9. Ever plant a tree from a giveaway that’s still around?


    Yes. I have a 20 foot red pine and a 25 foot white pine that I planted around 20 years ago from an environmental group giveaway. 2 planted and 2 lived.

  10. @Bert no, I was speaking in general terms–I didn’t mean to imply you were on the “other side.”

    @Michael public tree plantings tend to get lousy stock. The necessary pruning is not to reduce a tree’s size, per se. The goal is to eliminate problems that came from the nursery–primarily, tight crotches with included bark. If we deal with these problems two years after installation, we can spend a few minutes on each tree. Ignore them for a couple of decades and we end up with either a lawsuit from someone who got hit by falling branches or a really expensive pruning project to deal with what has become a huge problem.

  11. Yes Keith, by “trimming” I was referring to reducing the size of a tree which
    I find to be a very bad strategy, especially when it involves topping. Corrective pruning is a completely different thing that I have no problem with. I also agree with you that planting younger trees is better and I wish nurseries would offer more of those. Unfortunately most customers seem to prefer “instant” results (even if it takes years for the tree to establish) and they don’t seem to mind paying for it.

  12. Apparently, some of us are stewards of the environment at early ages. I was one of those 2nd graders (and 3rd and 4th) who carefully brought her Douglas Fir tree home for planting. Each one of them was lovingly planted in the best long-term location we could find. 35+ years later, it hurt terribly when my parents sold their property and the first thing that was done was the developer cleared the property of all the trees. In 2007 my husband and I purchased 2 acres not far from my parents old place. We have planted trees every year, fruiting, flowering, ornamental, we wanted plenty of trees that would also support wildlife in our area. There were aready a number of trees on our property with a 250 foot row of conifers on one side alone but we know that as along as we are living on this property, the trees will be safe and well cared for (except for those the buck has taken out while removing his velvet .. usually my fruit trees). So you see, if even one out of every 10 children that receive those free trees is able to plant them they may just become like me … stewards for the environment and wildlife. I know I’m doing my best to teach my boys to do exactly that.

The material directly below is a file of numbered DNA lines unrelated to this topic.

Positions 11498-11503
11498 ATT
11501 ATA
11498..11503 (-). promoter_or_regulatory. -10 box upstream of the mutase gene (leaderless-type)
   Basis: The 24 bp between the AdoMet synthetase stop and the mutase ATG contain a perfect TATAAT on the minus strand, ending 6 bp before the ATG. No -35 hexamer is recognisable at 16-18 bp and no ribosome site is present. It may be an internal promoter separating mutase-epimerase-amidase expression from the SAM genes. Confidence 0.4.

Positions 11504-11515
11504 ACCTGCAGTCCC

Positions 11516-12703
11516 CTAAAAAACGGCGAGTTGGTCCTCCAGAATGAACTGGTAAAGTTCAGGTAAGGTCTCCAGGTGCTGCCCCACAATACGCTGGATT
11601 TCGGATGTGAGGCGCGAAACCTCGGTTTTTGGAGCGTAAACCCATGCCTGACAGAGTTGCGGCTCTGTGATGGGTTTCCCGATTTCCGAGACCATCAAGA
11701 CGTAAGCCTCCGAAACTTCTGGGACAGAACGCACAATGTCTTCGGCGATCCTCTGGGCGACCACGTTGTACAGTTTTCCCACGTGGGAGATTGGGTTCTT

13. My love of plants started around the same time, maybe 3rd or 4th grade, but what did the trick for me was a bean seed that I took home from school to grow on a piece of wet cotton as part of my homework. Later on, I turned our apartment balcony into a potted vegetable garden. I even grew some wheat and oats there just out of sheer curiosity. But a love of plants isn’t enough to take care of trees properly. It wasn’t until a few years ago when I had my own yard that I learned about things like root spread and girdling and how important it is to plant trees at the proper depth.

  14. I remember in 4th grade my school had a tree planting ceremony. It taught us a lesson about the environment but I don’t think that tree survived. In my own neighborhood, trees are planted but not taken care of by the township, who planted them. We have to remember the after planting care part.

  15. And to think that Million Tree planting schemes that are currently taking place in large municipalities like NYC (to occur between 2007-2015) have no aspect of long-term care. Most disturbing is that any clause that would have protected those trees was removed from the project. The question now to be asked is what occurs after tree no. 1 million? We anticipate here business as usual by City government. Plant the street tree and then walk away.

  16. This is an excellent post about an important, but often ignored or poorly understood, topic.

    Would you consider allowing me to reprint your article on my blog? We cover similar issues, and this is such an eloquent discussion, I know our audience would appreciate reading it.

  17. And thanks Bryan, Catherine, Michael, and Michele for sharing your tree planting stories. I suppose at the end of the day the ultimate goal of tree giveaways is promoting awareness of trees in our communities. Now if we can just add proper after-care to the message…

  18. What is considered a small tree for planting?
    My local nursery sells 6-7’ trees in 10 gallon pots. I thought those were huge. Am I wrong? When we talk about planting younger and smaller trees, what does that mean specifically?